Megyn Kelly Schooled by NBC and ABC Hosts After She Defends Blackface: ‘She Owes a Bigger Apology’

Al Roker Megyn Kelly Blackface Apology Robin Roberts
Al Roker, Megyn Kelly and Robin Roberts. Nathan Congleton/NBC/NBCU Photo Bank via Getty Images (2); Paula Lobo/ABC via Getty Images

Megyn Kelly was heavily criticized on multiple networks after she said wearing blackface is “OK” on Halloween.

Al Roker was among the first to lay into his NBC colleague, 47, while covering the controversy on the Today show on Wednesday, October 24.

“The fact is, while she apologized to the staff, she owes a bigger apology to folks of color around the country,” the weatherman, 64, said. “This is a history going back to the 1830s — minstrel shows, to demean and denigrate a race wasn’t right. I’m old enough to have lived through ‘Amos ’n’ Andy,’ where you had white people in blackface playing two black characters and just magnifying the worst stereotypes about black people. And that’s what the big problem is.”

Roker’s response came one day after Kelly came under fire for her comments during a panel with Jenna Bush Hager, Jacob Soboroff and Melissa Rivers on Megyn Kelly Today.

“What is racist?” the former Fox News host asked. “You do get in trouble if you are a white person who puts on blackface for Halloween, or a black person who puts on whiteface for Halloween. Back when I was a kid, that was OK just as long as you were dressing as a character.”

Over on ABC’s Good Morning America on Wednesday, Robin Roberts called out NBC for the “lack of diversity” on Kelly’s panel.

“If you’re going to have this discussion, perhaps you should have a more diverse panel that can challenge her when she’s making those types of statements,” Roberts, 57, said, drawing nods from her cohosts Michael Strahan and George Stephanopoulos.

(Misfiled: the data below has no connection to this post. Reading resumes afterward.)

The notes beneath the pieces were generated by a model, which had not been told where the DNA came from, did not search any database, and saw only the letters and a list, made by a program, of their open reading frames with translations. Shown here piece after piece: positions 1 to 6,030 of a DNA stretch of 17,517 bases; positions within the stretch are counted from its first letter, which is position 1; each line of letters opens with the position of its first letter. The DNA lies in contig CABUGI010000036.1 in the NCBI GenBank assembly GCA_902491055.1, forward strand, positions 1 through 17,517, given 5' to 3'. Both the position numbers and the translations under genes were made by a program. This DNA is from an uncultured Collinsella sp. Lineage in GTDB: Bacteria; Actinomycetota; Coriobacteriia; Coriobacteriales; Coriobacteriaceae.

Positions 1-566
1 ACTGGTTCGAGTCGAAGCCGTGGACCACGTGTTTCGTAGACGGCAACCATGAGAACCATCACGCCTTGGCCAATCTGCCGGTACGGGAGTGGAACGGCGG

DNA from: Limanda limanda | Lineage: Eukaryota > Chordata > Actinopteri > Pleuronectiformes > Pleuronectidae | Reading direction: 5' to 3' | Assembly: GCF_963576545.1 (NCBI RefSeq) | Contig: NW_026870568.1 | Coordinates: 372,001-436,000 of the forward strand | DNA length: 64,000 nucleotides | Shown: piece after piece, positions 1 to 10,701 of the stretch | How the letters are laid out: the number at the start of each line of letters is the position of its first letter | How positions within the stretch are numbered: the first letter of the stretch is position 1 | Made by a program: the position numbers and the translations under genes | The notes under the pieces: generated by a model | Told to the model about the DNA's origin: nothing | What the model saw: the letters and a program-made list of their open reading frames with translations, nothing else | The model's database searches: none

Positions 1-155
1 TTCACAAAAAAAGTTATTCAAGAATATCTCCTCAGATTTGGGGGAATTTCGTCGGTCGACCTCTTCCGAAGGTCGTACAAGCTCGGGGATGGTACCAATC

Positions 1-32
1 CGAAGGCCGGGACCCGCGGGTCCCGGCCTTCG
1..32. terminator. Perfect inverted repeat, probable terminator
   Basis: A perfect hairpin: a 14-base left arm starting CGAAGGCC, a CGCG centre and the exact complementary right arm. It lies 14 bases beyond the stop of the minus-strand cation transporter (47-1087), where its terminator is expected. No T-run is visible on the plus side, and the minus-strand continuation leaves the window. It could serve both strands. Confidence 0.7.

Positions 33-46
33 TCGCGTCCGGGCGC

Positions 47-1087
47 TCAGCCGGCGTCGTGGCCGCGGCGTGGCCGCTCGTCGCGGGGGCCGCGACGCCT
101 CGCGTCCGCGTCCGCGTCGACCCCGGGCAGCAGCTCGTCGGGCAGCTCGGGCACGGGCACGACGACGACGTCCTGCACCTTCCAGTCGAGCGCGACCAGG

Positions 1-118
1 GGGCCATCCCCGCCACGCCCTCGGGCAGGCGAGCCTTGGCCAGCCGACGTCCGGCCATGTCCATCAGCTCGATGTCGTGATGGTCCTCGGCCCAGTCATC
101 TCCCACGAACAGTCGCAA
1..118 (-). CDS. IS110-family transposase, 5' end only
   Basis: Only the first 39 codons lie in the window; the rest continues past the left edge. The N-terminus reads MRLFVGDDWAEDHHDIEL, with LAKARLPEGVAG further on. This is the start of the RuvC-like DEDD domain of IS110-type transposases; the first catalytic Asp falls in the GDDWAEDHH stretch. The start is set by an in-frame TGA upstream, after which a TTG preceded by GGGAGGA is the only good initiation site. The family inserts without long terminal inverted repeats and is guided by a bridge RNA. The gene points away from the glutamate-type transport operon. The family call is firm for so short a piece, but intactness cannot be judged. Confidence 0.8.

Kelly issued an apology to fellow NBC staffers hours after her headline-making comments, which were also denounced by Padma Lakshmi. The Top Chef host, who has appeared on multiple Today segments through the years, tweeted, “I cannot believe the ignorance on this in 2018. You are on national television. You have a responsibility to educate yourself on social issues @megynkelly. This is so damaging.”

In her email, Kelly wrote, “I realize now that such behavior is indeed wrong, and I am sorry. The history of blackface in our culture is abhorrent; the wounds too deep. I’ve never been a ‘pc’ [politically correct] kind of person — but I understand that we do need to be more sensitive in this day and age.”

A visibly emotional Kelly apologized a second time on air on Wednesday morning. “The country feels so divided and I have no wish to add to that pain and offense,” she said. “I believe this is a time for more understanding, more love, more sensitivity and honor. … Thank you for listening and for helping me listen too.”

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